The End of Development? Why international development must adapt or fail

Last Year’s Speakers

18th Annual Inter­na­tional Devel­op­ment Con­fer­ence fea­tured com­pelling devel­op­ment thinkers and leaders.

Speak­ers included:

Mar­tin Wolf, Chief Eco­nom­ics Com­men­ta­tor of the Finan­cial Times

Mar­tin Wolf is the chief eco­nom­ics com­men­ta­tor and asso­ciate edi­tor of the Finan­cial Times. A grad­u­ate of Oxford Uni­ver­sity and the Lon­don School of Eco­nom­ics, Wolf worked at the World Bank before mov­ing to a career in jour­nal­ism. After more than twenty years in jour­nal­ism, Wolf has estab­lished him­self solidly as the most influ­en­tial eco­nomic com­men­ta­tor in the world. In recent years he has writ­ten two books, Why Glob­al­iza­tion Works and Fix­ing Global Finance that have addressed the chal­lenges fac­ing the global eco­nomic sys­tem. In 2000. Wolf was awarded the CBE (Com­man­der of the British Empire).

Abhi­jit Baner­jee, Direc­tor of the Poverty Action Lab and co-author of “Poor Economics”

Abhi­jit Baner­jee is the Direc­tor of the Poverty Action Lab and co-author of Poor Eco­nom­ics, which won the Gold­man Sachs Busi­ness Book of the Year is a grad­u­ate of the Uni­ver­sity of Cal­cutta and Har­vard Uni­ver­sity. He is cur­rently the Ford Foun­da­tion Inter­na­tional Pro­fes­sor of Eco­nom­ics at the Mass­a­chu­setts Insti­tute of Tech­nol­ogy. In 2003 he founded the Abdul Latif Jameel Poverty Action Lab (J-PAL), along with Esther Duflo and Send­hil Mul­lainathan and remains one of the direc­tors of the lab. In 2009 J-PAL won the BBVA Foun­da­tion “Fron­tier of Knowl­edge” award in the devel­op­ment coop­er­a­tion category.

Ban Ki-moon, Secretary-General of the UN, in a spe­cial video address

Ban Ki-Moon is the Secretary-General of the United Nations and for­mer For­eign Min­is­ter of South Korea. A grad­u­ate of Seoul National Uni­ver­sity and the Kennedy School of Gov­ern­ment, Har­vard Uni­ver­sity, Ban Ki-Moon has been a staunch advo­cate of sus­tain­able devel­op­ment, female empow­er­ment, and arms con­trol dur­ing his tenure at the UN. Mr. Ban first took office on 1 Jan­u­ary 2007 and on 21 June 2011, he was unan­i­mously re-elected by the Gen­eral Assem­bly and will con­tinue to serve until 31 Decem­ber 2016.

Obi­ageli “Oby” Ezek­we­sili, Vice Pres­i­dent of the Africa Region for the World Bank

Obi­ageli “Oby” Ezek­we­sili was appointed Vice Pres­i­dent for the World Bank Africa Region in 2007. She has over­seen record lev­els of lend­ing to Sub-Saharan African coun­tries, as well as projects in 47 coun­tries and over 1600 staff. Ms. Ezek­we­sili pre­vi­ously served as Min­is­ter of Edu­ca­tion and Min­is­ter of Solid Min­er­als in Nige­ria. She chaired the Niger­ian Extrac­tive Indus­tries Trans­parency Ini­tia­tive and led the first-ever audit of Nigeria’s oil and gas sec­tor. She was a found­ing Direc­tor of Trans­parency Inter­na­tional (TI) and TI’s Direc­tor for Africa. Ms. Ezek­we­sili is a Char­tered Accoun­tant and holds a Mas­ters in Inter­na­tional Law & Diplo­macy from the Uni­ver­sity of Lagos and a MPA from the Har­vard Kennedy School.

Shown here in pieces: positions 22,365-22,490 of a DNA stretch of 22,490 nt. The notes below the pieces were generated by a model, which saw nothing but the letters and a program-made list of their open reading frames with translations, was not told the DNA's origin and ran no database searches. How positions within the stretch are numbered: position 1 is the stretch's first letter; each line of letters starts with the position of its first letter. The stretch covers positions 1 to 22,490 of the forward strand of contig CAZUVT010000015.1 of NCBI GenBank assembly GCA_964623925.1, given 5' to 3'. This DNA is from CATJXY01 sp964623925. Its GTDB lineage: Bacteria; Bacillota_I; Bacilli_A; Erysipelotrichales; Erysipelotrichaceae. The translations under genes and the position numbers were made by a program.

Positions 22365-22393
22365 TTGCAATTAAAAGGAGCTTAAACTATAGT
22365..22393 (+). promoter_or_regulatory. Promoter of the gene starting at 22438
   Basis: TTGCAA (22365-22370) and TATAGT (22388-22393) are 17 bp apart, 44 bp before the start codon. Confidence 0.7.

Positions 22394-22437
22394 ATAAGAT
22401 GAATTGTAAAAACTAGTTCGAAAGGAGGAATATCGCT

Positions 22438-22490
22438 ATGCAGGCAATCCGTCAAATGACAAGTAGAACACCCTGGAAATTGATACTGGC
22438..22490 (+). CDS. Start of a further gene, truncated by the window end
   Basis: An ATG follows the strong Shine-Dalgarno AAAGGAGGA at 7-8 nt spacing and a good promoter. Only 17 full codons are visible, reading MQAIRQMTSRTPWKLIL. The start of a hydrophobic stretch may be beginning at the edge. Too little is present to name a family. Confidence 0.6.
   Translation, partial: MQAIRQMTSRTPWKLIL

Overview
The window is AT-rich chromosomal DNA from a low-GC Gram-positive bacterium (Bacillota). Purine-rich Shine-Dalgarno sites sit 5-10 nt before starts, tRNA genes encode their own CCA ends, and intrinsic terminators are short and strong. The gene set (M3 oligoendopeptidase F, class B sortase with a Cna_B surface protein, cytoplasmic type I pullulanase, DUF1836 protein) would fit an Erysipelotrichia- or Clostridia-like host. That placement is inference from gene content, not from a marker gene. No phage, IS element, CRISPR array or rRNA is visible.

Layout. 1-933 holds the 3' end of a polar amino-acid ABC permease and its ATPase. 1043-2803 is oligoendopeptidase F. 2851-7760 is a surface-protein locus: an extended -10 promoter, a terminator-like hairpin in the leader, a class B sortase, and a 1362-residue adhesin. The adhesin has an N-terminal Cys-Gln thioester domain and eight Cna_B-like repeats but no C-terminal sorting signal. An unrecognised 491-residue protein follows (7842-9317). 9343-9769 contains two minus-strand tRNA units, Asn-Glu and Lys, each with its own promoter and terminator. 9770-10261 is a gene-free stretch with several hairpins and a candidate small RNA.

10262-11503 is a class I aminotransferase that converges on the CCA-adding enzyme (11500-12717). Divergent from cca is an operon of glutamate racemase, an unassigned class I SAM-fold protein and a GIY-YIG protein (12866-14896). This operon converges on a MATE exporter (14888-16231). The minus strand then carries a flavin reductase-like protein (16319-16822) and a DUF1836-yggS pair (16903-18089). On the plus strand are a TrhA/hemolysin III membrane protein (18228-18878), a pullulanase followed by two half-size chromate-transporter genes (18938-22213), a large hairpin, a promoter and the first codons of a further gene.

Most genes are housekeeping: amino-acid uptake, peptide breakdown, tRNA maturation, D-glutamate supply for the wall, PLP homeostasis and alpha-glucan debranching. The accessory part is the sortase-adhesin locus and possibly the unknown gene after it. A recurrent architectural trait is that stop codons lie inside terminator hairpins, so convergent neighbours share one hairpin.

Aruna Roy, award-winning anti-corruption activist and mem­ber of National Advi­sory Coun­cil in India

A social and polit­i­cal activist, Aruna Roy has worked for decades in rural India. The Maz­door Kisan Shakti San­gathan (MKSS), part of the non-party process in Rajasthan, was born through a col­lec­tive effort in 1990 of Aruna Roy along with Shankar Singh and Nikhil Dey. The MKSS began the strug­gle for the Right to Infor­ma­tion, and later the Right to Work which cul­mi­nated in the RTI and NREGA laws being passed by par­lia­ment in 2005. As mem­ber of the National Advi­sory Coun­cil, she advises Gov­ern­ment of India on social pol­icy. Aruna Roy received the Magsaysay Award 2000 amongst oth­ers, and was one of TIME magazine’s 100 most influ­en­tial peo­ple in 2011.

Dan Rodrik, Har­vard University

Dani Rodrik is the Rafiq Hariri Pro­fes­sor of Inter­na­tional Polit­i­cal Econ­omy at the John F. Kennedy School of Gov­ern­ment, Har­vard Uni­ver­sity. He has pub­lished widely in the areas of inter­na­tional eco­nom­ics, eco­nomic devel­op­ment, and polit­i­cal econ­omy. He is a recip­i­ent of the inau­gural Albert O. Hirschman Prize of the Social Sci­ence Research Coun­cil in 2007. He has also received the Leon­tief Award for Advanc­ing the Fron­tiers of Eco­nomic Thought, hon­orary doc­tor­ates from the Uni­ver­sity of Antwerp and Pon­ti­f­i­cia Uni­ver­si­dad Catolica del Peru. His 1997 book Has Glob­al­iza­tion Gone Too Far? was called “one of the most impor­tant eco­nom­ics books of the decade” in Busi­ness Week and his most recent book The Glob­al­iza­tion Para­dox was pub­lished in 2011. Pro­fes­sor Rodrik holds a Ph.D. in eco­nom­ics and an MPA from Prince­ton Uni­ver­sity, and an A.B. (summa cum laude) from Har­vard College.

Along with 50+ rep­re­sen­ta­tives from lead­ing and inno­v­a­tive devel­op­ment insti­tu­tions such as:

The World Bank
Trans­parency Inter­na­tional
Root Cap­i­tal
Vil­lage Corps
+ many oth­ers